I was a bit overwhelmed by the choice of wedding veils when it came to buying my own. I had no idea there were so many different lengths and styles! I just knew that I liked my mum’s. She was married in the 60s. I looked long and hard in the attic for that veil, but we gave up in the end.
So without too much deliberation, I bought one on eBay for about £20. The length was somewhere between elbow and wrist, and it had a scalloped edge with small pearls. It was mostly perfect – the price, the length and the detailing – but there were three things wrong with it. The first was the plastic comb it had attached to it. I knew without trying that there was no way this comb was going to stay in my hair for the best part of a day. So I removed it easily enough, bought a metal hair comb (pack of two) from John Lewis, and sewed one in. It stayed put brilliantly.
The second issue was that there seemed to be an unnecessary lacy bit added to the front. It was too much for me. So I removed it.
The third problem was the colour. The veil was white, and my dress was a dark ivory. Every would-be bride soon learns that there are a million shades of white, ivory, oyster and champagne… Matching the dress, the shoes, the veil, the stole exactly is well nigh impossible. Luckily, I wasn’t that fussy. It just had to sort of match. So I decided to have a go at dying it. I brewed a teabag in a teapot, poured it in a bucket along with some more cold water, and dunked the lacy bits I had removed [see photo]. I thought it worked brilliantly, so I bundled my veil into it and made sure it was fully saturated before pulling it out and drying it outside on a washing line.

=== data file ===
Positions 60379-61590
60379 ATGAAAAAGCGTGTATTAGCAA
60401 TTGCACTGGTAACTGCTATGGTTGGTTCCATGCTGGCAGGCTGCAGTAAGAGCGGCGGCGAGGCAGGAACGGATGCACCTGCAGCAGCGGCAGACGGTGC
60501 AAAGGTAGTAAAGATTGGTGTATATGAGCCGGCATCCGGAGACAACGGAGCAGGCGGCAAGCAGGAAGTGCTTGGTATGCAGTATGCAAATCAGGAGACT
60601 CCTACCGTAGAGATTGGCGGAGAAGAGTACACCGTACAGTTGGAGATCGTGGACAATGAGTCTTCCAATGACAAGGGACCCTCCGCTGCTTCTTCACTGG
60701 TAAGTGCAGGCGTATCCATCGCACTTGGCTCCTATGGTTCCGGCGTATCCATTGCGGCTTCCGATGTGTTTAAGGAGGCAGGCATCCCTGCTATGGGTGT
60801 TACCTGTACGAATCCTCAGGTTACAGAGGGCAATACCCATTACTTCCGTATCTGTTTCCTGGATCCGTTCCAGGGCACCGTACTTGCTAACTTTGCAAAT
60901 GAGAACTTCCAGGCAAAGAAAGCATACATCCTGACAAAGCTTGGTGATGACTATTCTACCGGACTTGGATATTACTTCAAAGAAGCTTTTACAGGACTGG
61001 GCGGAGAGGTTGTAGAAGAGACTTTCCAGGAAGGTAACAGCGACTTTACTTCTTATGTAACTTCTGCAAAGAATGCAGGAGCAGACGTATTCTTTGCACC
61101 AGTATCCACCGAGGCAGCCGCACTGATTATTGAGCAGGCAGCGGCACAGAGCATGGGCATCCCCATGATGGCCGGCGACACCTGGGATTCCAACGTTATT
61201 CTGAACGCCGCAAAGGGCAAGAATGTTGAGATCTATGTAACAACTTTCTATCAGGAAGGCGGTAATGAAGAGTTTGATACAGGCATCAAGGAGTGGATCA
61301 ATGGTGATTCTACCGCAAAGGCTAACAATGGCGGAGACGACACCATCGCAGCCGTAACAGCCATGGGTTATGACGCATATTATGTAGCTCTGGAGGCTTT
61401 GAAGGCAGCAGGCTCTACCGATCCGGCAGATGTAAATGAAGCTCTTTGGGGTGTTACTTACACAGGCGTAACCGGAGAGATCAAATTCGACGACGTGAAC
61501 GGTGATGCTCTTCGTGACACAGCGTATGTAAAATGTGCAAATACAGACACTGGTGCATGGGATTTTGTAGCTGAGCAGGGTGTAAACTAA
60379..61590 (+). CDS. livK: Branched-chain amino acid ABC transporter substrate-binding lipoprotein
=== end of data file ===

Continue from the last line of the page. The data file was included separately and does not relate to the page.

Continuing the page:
The beauty of dying something with tea is that if it comes out too dark, you can just rinse it in clean water and remove some of it. It it’s too light, redunk it in the same brew, or rebrew the tea and dunk it again.
It was perfect for me – the tea just took the edge off the white and lent more of an antique look and feel to my veil. Several guests complimented me on my ‘antique veil’ and asked if it was an heirloom. Little did they know. Don’t be afraid of customising your accessories. It can take a lot of stress out of your day, as you don’t have to keep looking for the ‘perfect’ item. It makes it more your own, too. I resold it on eBay a year or two later, for about the same I paid for it. I hope they enjoyed wearing it as much as I did. I didn’t want to take it off!!